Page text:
The virtues we create in ourselves in this life are each person's true companions on the death-journey, and they are the things that we all "take with us". You can forget about making deals for an easy afterlife; the cost of a good afterlife is paid here and now, in our daily activities and personal development.

I have had many disturbing and powerful dream visions in the last 5 days, coinciding not only with this holy season, but I believe with Brad's death. I can come up with no other explanation. These dream visions are causing changes in my life and in my spiritual life which I am soon to implement, as I will explain in my next post to this blog.

But until then, Brad is journeying and must be given a proper requiem. I have one here, "reclaimed" from Carmina Gadelica, for a cousin that I never knew well, but to whom I wish I had written more. Where he has gone, I will go one day, and so will you, so read this requiem for him, and mean it in your heart. What you do for him will be done for you.


The Death Song

You are going home this night to your home of winter,
To your home of fall, of spring, of summer,
You are going this night to the home of all,
To your perfect rest, to a lasting bed beyond what is
seen.

Sleep you, sleep, and away with your sorrow,
Rest in the visions that will come, peaceful, without
sorrow,
Rest you, rest, and away with any sorrow,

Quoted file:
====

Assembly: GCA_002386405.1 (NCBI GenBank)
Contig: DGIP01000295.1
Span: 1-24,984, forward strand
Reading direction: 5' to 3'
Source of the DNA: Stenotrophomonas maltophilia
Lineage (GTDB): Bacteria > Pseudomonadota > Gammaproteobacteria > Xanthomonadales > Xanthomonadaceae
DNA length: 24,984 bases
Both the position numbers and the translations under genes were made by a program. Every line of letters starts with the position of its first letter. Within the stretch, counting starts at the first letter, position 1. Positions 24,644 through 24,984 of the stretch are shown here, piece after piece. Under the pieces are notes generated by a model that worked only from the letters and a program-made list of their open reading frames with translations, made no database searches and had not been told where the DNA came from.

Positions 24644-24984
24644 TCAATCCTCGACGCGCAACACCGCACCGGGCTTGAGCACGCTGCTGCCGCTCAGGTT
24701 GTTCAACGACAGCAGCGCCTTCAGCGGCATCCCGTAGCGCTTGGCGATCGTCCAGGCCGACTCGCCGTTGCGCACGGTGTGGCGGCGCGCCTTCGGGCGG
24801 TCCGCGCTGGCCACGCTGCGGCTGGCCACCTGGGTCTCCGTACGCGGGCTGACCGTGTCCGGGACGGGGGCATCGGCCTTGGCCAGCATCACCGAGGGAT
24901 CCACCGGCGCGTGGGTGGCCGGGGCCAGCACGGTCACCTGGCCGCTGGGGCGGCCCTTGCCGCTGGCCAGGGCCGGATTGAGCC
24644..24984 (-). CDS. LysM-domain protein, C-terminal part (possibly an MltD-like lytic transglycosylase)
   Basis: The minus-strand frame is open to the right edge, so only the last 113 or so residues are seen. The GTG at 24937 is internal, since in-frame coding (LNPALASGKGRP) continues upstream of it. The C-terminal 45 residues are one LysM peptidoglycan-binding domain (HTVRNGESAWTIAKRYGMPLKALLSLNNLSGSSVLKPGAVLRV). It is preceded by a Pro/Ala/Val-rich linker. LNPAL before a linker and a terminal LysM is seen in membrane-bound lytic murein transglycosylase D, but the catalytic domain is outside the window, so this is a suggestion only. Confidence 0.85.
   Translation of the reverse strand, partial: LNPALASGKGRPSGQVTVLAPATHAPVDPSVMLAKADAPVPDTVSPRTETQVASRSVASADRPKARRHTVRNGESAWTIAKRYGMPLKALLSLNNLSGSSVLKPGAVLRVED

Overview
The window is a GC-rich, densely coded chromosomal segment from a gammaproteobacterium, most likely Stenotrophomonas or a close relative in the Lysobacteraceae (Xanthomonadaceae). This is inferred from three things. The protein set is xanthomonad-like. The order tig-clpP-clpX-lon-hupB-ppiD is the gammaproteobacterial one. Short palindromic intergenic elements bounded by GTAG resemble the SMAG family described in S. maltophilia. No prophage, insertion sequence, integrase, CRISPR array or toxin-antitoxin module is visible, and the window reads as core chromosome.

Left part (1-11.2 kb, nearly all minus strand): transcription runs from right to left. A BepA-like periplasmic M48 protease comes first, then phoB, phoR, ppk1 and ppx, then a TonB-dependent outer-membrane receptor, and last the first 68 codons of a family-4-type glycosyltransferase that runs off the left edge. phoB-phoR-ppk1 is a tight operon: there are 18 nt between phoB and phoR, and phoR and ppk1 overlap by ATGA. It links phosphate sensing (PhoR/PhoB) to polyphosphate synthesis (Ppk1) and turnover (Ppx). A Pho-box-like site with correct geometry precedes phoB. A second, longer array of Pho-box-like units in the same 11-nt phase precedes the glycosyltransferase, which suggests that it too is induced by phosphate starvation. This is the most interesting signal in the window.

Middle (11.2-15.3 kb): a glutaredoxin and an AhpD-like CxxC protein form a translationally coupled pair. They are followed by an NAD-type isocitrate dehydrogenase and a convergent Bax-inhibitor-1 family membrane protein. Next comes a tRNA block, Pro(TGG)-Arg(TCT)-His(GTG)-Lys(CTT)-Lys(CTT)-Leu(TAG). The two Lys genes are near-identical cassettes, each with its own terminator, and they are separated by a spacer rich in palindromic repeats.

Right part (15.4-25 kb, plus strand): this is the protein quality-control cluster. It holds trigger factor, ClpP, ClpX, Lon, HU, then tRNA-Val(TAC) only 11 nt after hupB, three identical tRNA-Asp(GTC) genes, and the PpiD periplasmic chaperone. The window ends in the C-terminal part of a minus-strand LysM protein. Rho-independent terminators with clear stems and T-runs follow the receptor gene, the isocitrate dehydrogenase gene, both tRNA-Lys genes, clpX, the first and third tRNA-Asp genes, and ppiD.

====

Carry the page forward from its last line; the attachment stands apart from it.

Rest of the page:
Be at peace, dear one, in the lap of the Mother.

Sleep this night in the breast of your Mother,
Sleep, dear one, She herself soothing you;
Rest you this night on the Great Mother's arm,
Rest you, dear one, She herself kissing you.

This rest is beyond earthly sleep,
Hurt and grief pass away, and onward go you,
This is the sleep of youth, an awakening to the
young-land,
The healing sleep of the Lord of Light.

The peace of the seven lights be yours, friend,
The peace of the seven joys be yours, friend,
The peace of the seven sleeps be yours, friend,
On the arm of the Shining One, who has defeated
darkness.

The shadow of death is on your face, friend,
But the Shining King has his arm around you;
Go now to the Three Mothers, and bid farewell to pain,
Your beloved is standing in front of you, with peace
in her mind.

Be now in the calm of all calm,
Recieve the guidance of all guidance,
Be now in the love of all loves,
Go now, our dear one, with the Lord of Life;
Rest now, our dear one, in the God of Life.

2 comments:

Anonymous said...

Greetings, your post was beautiful about Brad. He was my brother in the craft and showed and taught me many things. I have not had any contact with him during the last few years and the news of his passing is sad, but not unexpected. I hope that his journey on the other side is wonderful, and I am sure I will meet him again. Thank you again for your post. ~Lilith~

Jeffrey Sykes said...

I met Brad in August 1988, ten years ago. He lived down the hall form me in college. He was a few years older than me, I was a complete closed minded 18yo from a Christian conservative background.

But we hit it off immediately and he taught me so much about his beliefs and music and life in general.

We shared an apartment for six months and he challenged my every belief.

We didn't always see eye to eye, but I learned more about life from Brad than from just about any other person in the world.

I was talking to a mutual friend today who told me Brad had passed and I was saddened to hear about it.

Peace.

Jeff